Thank you Italy, for contributing to the world the purest and strongest form of coffee -espresso. When coffee first arrived at Italian ports it was considered that thing the Muslims' drink until Pope Clement VIII tried it and claimed that something so good must certainly be God’s work. Shortly after, the pope famously baptized the coffee and soon coffee became the Italian staple we know these days. 


There’s plenty of ways to make coffee, but the Italian way always starts with freshly brewed espresso. Traditionally, it is drunk straight black and strong, but options are endless. Here is a list of everything you can do with your Italian espresso. 


Pro-tip: fine grounds are the best for espresso. If you are starting with ground beans, make sure to grind them as fine as possible, this is the ideal way, but if all you have is ground coffee, you can give it an extra grind. Or simply look for the espresso label in your coffee. This one should do!



Macchiato: Espresso + Milk foam. 

The amount can remain to taste, but it is meant to be more espresso than milk foam. The milk foam should just be a splash to help with the acidity and strength of the espresso. 


Affogato: Espresso + Vanilla ice cream

This is a summer favorite, but it is acceptable year round. Flavored ice cream may work as well, some of my favorites include moose tracks, cookie dough, or vanilla ice cream with brownie bites. To make it extra special, simply serve a warm brownie with a scoop of vanilla ice cream and pour some hot espresso on top.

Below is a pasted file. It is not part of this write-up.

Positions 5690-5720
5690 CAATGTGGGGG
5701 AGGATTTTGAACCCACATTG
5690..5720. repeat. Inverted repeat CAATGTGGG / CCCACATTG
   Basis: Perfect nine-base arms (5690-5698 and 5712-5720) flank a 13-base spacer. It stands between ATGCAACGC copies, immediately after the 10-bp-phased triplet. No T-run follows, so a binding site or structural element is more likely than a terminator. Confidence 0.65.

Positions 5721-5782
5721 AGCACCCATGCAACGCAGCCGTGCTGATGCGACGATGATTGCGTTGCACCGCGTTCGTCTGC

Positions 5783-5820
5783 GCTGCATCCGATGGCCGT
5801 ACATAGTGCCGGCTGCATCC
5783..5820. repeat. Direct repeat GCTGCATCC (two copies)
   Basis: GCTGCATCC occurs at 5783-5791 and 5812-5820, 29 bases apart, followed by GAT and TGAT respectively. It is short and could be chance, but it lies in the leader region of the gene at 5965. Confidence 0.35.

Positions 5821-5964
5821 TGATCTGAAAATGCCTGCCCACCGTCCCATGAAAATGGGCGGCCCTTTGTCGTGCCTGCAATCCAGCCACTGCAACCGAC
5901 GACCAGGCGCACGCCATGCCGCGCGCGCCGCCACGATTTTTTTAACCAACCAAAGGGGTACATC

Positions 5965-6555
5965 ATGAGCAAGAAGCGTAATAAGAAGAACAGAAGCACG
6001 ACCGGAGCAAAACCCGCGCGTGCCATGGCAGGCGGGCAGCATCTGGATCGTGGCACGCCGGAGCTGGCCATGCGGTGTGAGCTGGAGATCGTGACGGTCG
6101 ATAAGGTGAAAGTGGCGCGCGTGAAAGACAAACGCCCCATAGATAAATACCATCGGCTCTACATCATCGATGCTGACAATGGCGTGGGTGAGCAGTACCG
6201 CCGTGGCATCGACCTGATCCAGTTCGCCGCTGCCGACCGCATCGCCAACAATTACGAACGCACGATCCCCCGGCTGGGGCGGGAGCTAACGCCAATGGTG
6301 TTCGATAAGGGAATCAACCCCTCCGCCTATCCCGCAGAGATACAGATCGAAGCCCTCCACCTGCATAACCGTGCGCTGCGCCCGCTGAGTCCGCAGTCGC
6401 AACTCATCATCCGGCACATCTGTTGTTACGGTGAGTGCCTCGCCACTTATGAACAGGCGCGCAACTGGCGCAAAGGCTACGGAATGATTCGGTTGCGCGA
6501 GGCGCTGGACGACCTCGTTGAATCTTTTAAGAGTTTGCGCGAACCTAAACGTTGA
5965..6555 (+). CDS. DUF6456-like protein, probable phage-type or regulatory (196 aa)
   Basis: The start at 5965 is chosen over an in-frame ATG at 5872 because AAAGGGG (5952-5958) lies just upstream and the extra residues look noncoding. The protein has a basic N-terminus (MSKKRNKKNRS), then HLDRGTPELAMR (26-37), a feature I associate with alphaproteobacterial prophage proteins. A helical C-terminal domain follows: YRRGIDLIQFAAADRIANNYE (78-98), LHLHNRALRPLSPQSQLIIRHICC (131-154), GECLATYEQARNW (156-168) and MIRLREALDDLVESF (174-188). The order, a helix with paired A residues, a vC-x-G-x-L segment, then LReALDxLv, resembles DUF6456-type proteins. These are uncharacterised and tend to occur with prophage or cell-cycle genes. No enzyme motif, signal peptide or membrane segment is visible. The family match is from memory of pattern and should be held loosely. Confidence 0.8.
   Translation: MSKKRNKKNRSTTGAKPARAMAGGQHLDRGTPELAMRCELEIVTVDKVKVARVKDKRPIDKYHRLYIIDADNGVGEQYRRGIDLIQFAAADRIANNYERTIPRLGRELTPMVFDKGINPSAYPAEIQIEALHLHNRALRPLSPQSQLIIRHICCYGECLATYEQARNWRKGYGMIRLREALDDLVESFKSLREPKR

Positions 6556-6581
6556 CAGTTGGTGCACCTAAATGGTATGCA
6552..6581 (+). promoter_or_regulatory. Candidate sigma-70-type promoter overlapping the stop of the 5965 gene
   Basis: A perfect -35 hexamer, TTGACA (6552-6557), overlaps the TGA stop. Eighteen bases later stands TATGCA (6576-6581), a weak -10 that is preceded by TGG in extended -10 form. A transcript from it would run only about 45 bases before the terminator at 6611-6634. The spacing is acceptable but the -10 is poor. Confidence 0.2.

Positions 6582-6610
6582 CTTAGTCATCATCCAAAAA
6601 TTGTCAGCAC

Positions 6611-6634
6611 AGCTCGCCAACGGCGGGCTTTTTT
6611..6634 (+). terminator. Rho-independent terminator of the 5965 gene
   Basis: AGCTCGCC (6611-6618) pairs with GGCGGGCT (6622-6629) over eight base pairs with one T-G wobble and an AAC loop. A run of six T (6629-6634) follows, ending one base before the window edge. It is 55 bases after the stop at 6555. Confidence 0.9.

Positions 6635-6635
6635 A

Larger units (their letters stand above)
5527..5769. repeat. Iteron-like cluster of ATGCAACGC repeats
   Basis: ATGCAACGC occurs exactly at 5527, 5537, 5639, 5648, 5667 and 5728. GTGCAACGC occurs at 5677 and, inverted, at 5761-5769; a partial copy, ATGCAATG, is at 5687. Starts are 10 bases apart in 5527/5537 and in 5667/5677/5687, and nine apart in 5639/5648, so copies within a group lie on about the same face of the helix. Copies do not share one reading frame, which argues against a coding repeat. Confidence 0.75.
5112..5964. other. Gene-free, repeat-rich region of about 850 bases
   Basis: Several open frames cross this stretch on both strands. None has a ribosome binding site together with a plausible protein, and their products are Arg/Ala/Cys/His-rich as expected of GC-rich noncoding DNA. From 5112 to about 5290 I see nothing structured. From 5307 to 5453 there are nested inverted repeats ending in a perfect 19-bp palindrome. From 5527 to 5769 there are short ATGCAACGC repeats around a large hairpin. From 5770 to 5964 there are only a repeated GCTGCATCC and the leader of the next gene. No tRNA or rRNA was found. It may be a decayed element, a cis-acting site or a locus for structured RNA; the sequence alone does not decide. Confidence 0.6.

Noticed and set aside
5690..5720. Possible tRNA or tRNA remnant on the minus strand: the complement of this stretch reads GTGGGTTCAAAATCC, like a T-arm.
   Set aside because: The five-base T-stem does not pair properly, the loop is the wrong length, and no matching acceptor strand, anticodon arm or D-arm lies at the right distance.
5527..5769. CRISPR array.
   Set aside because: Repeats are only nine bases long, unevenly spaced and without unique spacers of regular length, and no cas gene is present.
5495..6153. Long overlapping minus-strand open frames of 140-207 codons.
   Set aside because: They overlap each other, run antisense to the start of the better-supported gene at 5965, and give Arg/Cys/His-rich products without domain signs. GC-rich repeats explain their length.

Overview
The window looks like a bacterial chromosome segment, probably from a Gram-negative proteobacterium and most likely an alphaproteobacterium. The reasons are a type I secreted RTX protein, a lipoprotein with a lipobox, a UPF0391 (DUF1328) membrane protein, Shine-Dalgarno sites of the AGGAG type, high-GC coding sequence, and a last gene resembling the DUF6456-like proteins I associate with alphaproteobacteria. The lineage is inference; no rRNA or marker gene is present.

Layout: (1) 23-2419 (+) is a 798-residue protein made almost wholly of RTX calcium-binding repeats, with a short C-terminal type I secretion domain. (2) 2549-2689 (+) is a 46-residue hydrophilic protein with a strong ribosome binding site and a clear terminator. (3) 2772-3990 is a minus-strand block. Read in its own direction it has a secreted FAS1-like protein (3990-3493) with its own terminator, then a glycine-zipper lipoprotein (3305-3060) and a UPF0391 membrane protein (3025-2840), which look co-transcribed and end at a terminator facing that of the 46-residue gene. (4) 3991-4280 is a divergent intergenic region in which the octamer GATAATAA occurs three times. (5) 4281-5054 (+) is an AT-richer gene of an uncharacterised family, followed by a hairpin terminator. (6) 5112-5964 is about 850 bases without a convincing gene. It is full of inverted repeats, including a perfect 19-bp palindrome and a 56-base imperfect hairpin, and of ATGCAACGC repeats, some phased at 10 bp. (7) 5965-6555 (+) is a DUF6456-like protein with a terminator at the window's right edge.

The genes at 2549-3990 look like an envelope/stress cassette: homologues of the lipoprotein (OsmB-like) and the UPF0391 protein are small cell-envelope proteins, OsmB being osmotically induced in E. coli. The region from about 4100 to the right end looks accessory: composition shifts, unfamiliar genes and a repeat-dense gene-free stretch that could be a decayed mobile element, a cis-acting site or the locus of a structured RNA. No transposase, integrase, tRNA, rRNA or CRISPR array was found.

Espresso con Panna: Espresso + Whipped cream

Panna simply means cream, so in short, this is coffee with cream. Just like the milk foam, this is meant to be a simple splash that helps with the coffee's strength and acidity, and can be done to taste, but if you truly want to make it right, never let the cream or panna overpower the coffee. 


Americano: Espresso + Hot water

Ironically, this is how Italians labeled what Americans tend to do with espresso. Simply add water and make it seem like your average brew. The good news is that the flavor is stronger than brewed coffee as the espresso process brings out a more bold and intense flavor. 


Flat White: Espresso + Steamed Milk

This one usually carries more steamed milk than espresso, and is one of the most popular drinks in Australia. 


Caffe Latte: Espresso + Milk foam + Steamed Milk

A classic. The most practical way to do it is to put in the blender some steamed milk and espresso. While blending in high, the milk foam will form by itself. Usually coffee shops and refined coffee consumers have a special milk frother wand that can create foam in seconds. 


Cappuccino: Espresso + Milk Foam + Steamed Milk

This may feel like Deja vu, because it is basically the same ingredients from the latte, but the difference here is that you should add only a splash of steamed milk. Most of the dairy should come from the milk foam. The drink is usually topped with cinnamon. 


Cafe Breve: Espresso + Steamed half and half + Milk foam

Picture a creamer latte. That’s exactly what this is, only that breve means short and it is in reference to the size of the drink. While you may serve yourself a full mug of latte, Cafe Breve is heavier due to the half and half and therefore half a mug is the proportionate serving. 


Mocha: Espresso + Whipped cream + Chocolate Syrup + Steamed Milk

The history of this drink is quite interesting and you can read a bit about it right here. The recipe is pretty straight forward and it makes for a wonderful dessert.


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